Branson's city administrator Terry Dody has been most discussed by local journalist Gary Groman who has alluded to him (among other less flattering descriptions) as the Darth Vadar of Branson.
In a planning session two weeks ago, it was determined that Branson's city administrator will be coming up for evaluation. City leaders will select areas of responsibility and rank Dody's performance on a 1-5 scale.
On one hand, Branson Mayor Raeanne Presley has asked every department head to submit evaluations and areas of which they can improve their departments. The request was received in good spirits by leaders who have taken the call for self-improvement as a task worth tackling.
The topic of Terry Dody's evaluation is the most fascinating and unique in this respect: The current administration has changed Dody's methods most significantly. At the end of former Mayor Lou Schaefer's career, waning health pushed Dody into a more authoritative position than he has today. In this context, is Dody’s position as Groman’s whipping boy justified?
The photo you see above is rare which depicts the fundamental public relations issue facing Dody. Hollister city administrator Rick Ziggnefuss has a more rigid approach to governance but has never taken the heat Dody seems to endure weekly. Is Rick a less hands on administrator? No. In fact, in many ways Ziggenfuss is more heavy-handed leader. During an hour long interview last week – in the wake of three Hollister police officers being fired – Ziggenfuss discussed his closed-door policy. Hollister city employees are not allowed to speak to Ziggenfuss without their direct leader’s presence. On one hand, reporter relationships with the city of Hollister are very different which is why the Hollister police story was so easily buried from regional reporters. Bottom line – it never came out in a press release for correspondents to regurgitate to the public.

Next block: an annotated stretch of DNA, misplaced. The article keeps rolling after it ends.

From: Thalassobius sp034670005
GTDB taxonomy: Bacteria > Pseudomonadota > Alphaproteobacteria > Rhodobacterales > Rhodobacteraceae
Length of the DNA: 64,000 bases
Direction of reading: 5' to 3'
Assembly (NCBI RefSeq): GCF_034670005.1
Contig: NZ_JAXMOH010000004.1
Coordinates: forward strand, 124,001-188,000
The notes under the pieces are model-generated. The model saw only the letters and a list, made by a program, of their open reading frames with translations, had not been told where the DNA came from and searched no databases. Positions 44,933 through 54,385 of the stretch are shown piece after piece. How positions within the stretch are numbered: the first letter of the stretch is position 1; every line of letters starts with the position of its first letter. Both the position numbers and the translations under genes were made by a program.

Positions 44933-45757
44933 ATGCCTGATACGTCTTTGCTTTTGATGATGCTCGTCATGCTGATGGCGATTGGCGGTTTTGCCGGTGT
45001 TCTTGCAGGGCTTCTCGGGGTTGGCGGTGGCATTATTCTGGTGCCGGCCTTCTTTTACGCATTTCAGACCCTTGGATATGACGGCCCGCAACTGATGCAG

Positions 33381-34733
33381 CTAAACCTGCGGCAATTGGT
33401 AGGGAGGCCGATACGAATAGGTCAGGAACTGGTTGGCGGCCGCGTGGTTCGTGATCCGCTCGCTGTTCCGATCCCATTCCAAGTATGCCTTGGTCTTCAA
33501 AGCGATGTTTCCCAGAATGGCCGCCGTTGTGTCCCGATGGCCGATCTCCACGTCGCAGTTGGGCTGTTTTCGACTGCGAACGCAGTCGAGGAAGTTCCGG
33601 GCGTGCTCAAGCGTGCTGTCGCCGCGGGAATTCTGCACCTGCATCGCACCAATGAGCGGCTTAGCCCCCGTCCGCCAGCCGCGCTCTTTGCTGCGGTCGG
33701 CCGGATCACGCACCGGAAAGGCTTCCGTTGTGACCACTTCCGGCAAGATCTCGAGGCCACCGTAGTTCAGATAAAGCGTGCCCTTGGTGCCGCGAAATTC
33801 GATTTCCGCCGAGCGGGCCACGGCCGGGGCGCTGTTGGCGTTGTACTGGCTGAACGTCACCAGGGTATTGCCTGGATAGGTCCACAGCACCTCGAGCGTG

What does Ziggenfuss do that Dody doesn’t? He patronizes popular local restaurants and mingles with Hollister citizenry while Dody’s public appearances are rare. What about markers? The shear economic power and growth of Branson significantly towers over Hollister, which was once the tourism center of Taney County,
The new administration has sparred with Dody on several occasions. During Branson 101, Alderman Bob McDowell fired, “Don’t take away my rights.” Alderwoman Sandra Williams has criticized Dody about administrative policies of past in relation to disclosure and sunshine law. Alderman Stephen Marshall’s spar with Dody was the topic of four articles – which excluded many important facts and overshadowed a handful of other topics discussed during the meeting.
During the heated debate between Marshall and Dody we learned a little bit about Dody’s character. Though aggressive and admittedly stubborn we learned that in years of heated discussion he was able to keep his cool. Considering the high-power political fire he’s endured, this fact is impressive.
A good reporter should always maintain the benefit of the doubt position. My personal interaction with Dody has been minimal. When I wanted to understand a bond issue Dody put me in the right direction. From an administrator’s perspective – getting the story straight is important. However, after I pushed for rapid delivery of public audio files in front of the new administration - direct access to many of my resources were cut off.
One area is the IT department who won’t answer even the most basic questions without sending me through spools of red tape. At the last city council meeting the Mayor brought the head of the department over for a discussion. As soon as the Mayor turned her head – he wouldn’t speak a word. Although the public benefited from my actions, access to public information on a personal has been significantly limited.